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  • View in gallery

    Basic design of the experiment, as performed by all participating models

  • View in gallery

    Superposed time series of precipitation (mm day−1), as produced by the NSIPP model's R ensemble. (top) Grid cell for which ΩP is high. (bottom) Grid cell for which ΩP is low

  • View in gallery

    Global fields of ΩP(R) − ΩP(W), as generated by each of the participating AGCMs

  • View in gallery

    Global fields of ΩE(R) − ΩE(W), as generated by each of the participating AGCMs. Note that oceanic evaporation rates for HadAM3 were zeroed prior to processing

  • View in gallery

    Average relationship between E/P and ΩE(R) − ΩE(W) (solid line) and between E/P and ΩP(R) − ΩP(W) (dotted line) for the COLA and CCM3/BATS models. A simple binning procedure was used to construct the curves, with bins having an E/P range of 0.1

  • View in gallery

    Examination of potential limitations to the numerical experiment, focusing on the average value of ΩP(R) − ΩP(W) over land, [ΩP(R) − ΩP(W)]. (top) Impact of SSTs used. For the NSIPP model, each bar represents the [ΩP(R) − ΩP(W)] value obtained under a different set of SSTs. The values obtained for the other models are shown for comparison. (middle) Impact of choice of the time series of land surface states used in the R ensemble. For the NSIPP model, each bar corresponds to the [ΩP(R) − ΩP(W)] obtained when a different member of the W ensemble is used to establish the states. The values obtained for the other models are shown for comparison. (bottom) Impact of atmospheric “spinup” effects on [ΩP(R) − ΩP(W)]. The height of the left bar associated with each model is computed from all of the data for the month, and that of the right bar is computed from the final 21 days of data

  • View in gallery

    (top) Average values of ΩP(R) and ΩP(W) over land for each model. (bottom) Same, but for ΩE(R) and ΩE(W)

  • View in gallery

    (top) Global field of ΩP(R) − ΩP(W), as generated by a supplemental NSIPP experiment in which surface temperature and deep soil temperature are not prescribed from the file written by simulation W1. (bottom) Same, but for ΩE(R) − ΩE(W)

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Comparing the Degree of Land–Atmosphere Interaction in Four Atmospheric General Circulation Models

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  • 1 Hydrological Sciences Branch, Laboratory for Hydrospheric Processes, NASA Goddard Space Flight Center, Greenbelt, Maryland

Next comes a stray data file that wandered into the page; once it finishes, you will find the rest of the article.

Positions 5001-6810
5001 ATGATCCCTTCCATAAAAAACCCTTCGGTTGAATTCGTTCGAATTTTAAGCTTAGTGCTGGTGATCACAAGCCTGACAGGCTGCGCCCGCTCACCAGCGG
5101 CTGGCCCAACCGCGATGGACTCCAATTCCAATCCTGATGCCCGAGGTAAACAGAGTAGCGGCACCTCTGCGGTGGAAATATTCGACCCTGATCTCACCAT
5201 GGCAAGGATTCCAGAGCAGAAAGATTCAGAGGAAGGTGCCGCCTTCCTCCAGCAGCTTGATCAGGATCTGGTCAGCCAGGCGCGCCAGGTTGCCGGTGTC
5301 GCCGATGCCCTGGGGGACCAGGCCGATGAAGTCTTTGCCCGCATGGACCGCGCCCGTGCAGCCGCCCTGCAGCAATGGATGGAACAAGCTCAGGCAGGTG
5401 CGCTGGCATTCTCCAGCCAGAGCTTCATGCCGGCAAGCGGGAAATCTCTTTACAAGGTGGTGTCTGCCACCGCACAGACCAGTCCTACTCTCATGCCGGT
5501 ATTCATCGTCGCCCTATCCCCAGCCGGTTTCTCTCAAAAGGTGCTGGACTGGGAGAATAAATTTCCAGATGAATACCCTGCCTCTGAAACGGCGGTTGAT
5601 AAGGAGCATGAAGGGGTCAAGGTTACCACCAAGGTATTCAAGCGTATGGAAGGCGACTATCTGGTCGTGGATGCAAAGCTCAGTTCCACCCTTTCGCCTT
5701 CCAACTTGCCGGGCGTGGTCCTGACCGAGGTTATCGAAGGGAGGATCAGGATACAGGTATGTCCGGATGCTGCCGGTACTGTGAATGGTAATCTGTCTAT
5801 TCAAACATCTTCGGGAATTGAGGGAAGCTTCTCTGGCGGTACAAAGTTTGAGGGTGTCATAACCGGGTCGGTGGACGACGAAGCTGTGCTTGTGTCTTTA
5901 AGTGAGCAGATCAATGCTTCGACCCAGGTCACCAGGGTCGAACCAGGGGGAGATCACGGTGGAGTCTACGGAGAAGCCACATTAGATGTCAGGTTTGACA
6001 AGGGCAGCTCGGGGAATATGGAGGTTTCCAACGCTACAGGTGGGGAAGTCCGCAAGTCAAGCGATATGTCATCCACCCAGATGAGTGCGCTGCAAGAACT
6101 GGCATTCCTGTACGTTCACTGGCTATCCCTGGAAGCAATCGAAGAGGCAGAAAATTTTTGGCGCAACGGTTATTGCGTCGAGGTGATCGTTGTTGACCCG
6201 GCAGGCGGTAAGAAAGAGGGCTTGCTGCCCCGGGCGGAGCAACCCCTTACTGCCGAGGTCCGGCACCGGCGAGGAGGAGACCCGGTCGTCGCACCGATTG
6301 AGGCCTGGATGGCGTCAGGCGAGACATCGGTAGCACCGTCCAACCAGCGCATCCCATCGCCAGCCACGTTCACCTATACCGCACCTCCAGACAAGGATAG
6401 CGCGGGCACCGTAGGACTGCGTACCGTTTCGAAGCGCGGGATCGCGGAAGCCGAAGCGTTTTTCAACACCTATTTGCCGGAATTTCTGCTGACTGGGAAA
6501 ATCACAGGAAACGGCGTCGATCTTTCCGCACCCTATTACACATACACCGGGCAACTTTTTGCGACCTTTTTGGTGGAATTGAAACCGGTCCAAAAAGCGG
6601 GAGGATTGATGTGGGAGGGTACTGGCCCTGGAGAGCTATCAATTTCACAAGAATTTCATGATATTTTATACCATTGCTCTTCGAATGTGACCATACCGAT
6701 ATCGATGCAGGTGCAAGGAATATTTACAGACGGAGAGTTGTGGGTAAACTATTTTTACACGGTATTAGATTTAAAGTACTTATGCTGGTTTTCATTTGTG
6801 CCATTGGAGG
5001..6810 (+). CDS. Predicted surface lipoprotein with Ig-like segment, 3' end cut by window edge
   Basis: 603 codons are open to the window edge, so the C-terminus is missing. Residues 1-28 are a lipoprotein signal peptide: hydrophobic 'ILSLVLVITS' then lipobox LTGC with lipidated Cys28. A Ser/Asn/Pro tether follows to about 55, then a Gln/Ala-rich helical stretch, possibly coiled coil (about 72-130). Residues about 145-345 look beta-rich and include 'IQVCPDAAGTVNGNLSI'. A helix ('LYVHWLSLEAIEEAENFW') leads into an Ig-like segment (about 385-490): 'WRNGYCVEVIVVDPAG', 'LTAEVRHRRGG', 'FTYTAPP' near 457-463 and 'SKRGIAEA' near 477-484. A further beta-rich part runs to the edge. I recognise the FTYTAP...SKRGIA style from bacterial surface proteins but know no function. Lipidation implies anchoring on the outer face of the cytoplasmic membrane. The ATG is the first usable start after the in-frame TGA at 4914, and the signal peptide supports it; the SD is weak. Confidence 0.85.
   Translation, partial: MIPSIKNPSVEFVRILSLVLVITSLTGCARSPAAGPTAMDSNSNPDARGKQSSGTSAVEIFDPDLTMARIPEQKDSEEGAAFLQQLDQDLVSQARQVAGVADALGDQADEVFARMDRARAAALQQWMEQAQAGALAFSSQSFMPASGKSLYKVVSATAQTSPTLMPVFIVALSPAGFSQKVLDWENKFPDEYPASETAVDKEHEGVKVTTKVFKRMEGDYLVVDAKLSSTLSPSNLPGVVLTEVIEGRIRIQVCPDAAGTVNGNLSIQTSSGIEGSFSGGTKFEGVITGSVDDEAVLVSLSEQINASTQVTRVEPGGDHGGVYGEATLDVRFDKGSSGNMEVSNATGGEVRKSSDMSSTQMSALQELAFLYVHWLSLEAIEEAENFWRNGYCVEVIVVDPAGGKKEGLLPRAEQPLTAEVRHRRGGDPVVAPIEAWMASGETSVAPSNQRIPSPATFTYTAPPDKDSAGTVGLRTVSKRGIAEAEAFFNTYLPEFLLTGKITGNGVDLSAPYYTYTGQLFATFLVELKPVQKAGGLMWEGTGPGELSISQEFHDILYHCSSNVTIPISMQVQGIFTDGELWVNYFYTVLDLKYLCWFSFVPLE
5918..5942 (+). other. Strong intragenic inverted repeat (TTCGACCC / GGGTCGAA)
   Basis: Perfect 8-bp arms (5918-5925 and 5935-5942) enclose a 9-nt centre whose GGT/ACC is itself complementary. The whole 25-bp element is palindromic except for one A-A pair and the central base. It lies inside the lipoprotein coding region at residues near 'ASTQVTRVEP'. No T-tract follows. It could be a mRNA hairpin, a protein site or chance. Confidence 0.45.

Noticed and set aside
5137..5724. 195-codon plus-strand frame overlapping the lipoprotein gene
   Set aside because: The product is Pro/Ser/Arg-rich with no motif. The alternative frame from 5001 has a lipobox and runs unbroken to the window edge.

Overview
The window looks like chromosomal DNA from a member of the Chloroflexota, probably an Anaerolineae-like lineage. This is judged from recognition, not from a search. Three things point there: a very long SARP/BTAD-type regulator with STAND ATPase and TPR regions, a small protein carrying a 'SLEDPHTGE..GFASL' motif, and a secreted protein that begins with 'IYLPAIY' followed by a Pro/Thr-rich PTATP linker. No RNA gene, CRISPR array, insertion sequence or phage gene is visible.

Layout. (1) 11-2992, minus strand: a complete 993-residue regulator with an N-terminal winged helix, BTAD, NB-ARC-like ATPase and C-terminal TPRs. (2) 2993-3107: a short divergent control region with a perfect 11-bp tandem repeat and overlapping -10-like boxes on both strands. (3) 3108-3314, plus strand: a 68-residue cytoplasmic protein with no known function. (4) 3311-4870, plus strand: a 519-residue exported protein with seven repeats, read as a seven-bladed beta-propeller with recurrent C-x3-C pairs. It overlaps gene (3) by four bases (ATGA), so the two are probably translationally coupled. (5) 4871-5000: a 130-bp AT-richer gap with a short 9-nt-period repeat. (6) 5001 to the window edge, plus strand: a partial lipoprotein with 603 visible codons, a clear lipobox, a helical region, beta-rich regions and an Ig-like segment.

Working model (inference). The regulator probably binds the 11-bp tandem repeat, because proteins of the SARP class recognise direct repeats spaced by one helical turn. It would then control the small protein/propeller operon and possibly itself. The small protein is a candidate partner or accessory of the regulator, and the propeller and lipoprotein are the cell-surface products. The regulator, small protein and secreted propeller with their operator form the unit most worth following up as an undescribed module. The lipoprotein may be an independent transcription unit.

• | 2 Center for Ocean–Land–Atmosphere Studies, Calverton, Maryland
  • | 3 Institute of Atmospheric Physics, The University of Arizona, Tucson, Arizona
  • | 4 Wageningen University, Wageningen, Netherlands
  • | 5 Global Science and Technology, Inc., Lanham, Maryland
  • | 6 Hadley Centre for Climate Prediction and Research, Met Office, Berkshire, United Kingdom
  • | 7 Climate and Radiation Branch, Laboratory for Atmospheres, NASA Goddard Space Flight Center, Greenbelt, Maryland
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Abstract

The strength of the coupling between the land and the atmosphere, which controls, for example, the degree to which precipitation-induced soil moisture anomalies affect the overlying atmosphere and thereby the subsequent generation of precipitation, has been examined and quantified with many atmospheric general circulation models (AGCMs). Generally missing from such studies, however, is an indication of the extent to which the simulated coupling strength is model dependent. Four modeling groups have recently performed a highly controlled numerical experiment that allows an objective intermodel comparison of land–atmosphere coupling strength, focusing on short (weekly down to subhourly) timescales. The experiment essentially consists of an ensemble of 1-month simulations in which each member simulation artificially maintains the same (model specific) time series of surface prognostic variables. Differences in atmospheric behavior between the ensemble members then indicate the degree to which the state of the land surface controls atmospheric processes in that model. A comparison of the four sets of experimental results shows that coupling strength does indeed vary significantly among the AGCMs.

Corresponding author address: Randal D. Koster, Hydrological Sciences Branch, NASA GSFC Code 974, Greenbelt, MD 20771. Email: randal.koster@gsfc.nasa.gov

Abstract

The strength of the coupling between the land and the atmosphere, which controls, for example, the degree to which precipitation-induced soil moisture anomalies affect the overlying atmosphere and thereby the subsequent generation of precipitation, has been examined and quantified with many atmospheric general circulation models (AGCMs). Generally missing from such studies, however, is an indication of the extent to which the simulated coupling strength is model dependent. Four modeling groups have recently performed a highly controlled numerical experiment that allows an objective intermodel comparison of land–atmosphere coupling strength, focusing on short (weekly down to subhourly) timescales. The experiment essentially consists of an ensemble of 1-month simulations in which each member simulation artificially maintains the same (model specific) time series of surface prognostic variables. Differences in atmospheric behavior between the ensemble members then indicate the degree to which the state of the land surface controls atmospheric processes in that model. A comparison of the four sets of experimental results shows that coupling strength does indeed vary significantly among the AGCMs.

Corresponding author address: Randal D. Koster, Hydrological Sciences Branch, NASA GSFC Code 974, Greenbelt, MD 20771. Email: randal.koster@gsfc.nasa.gov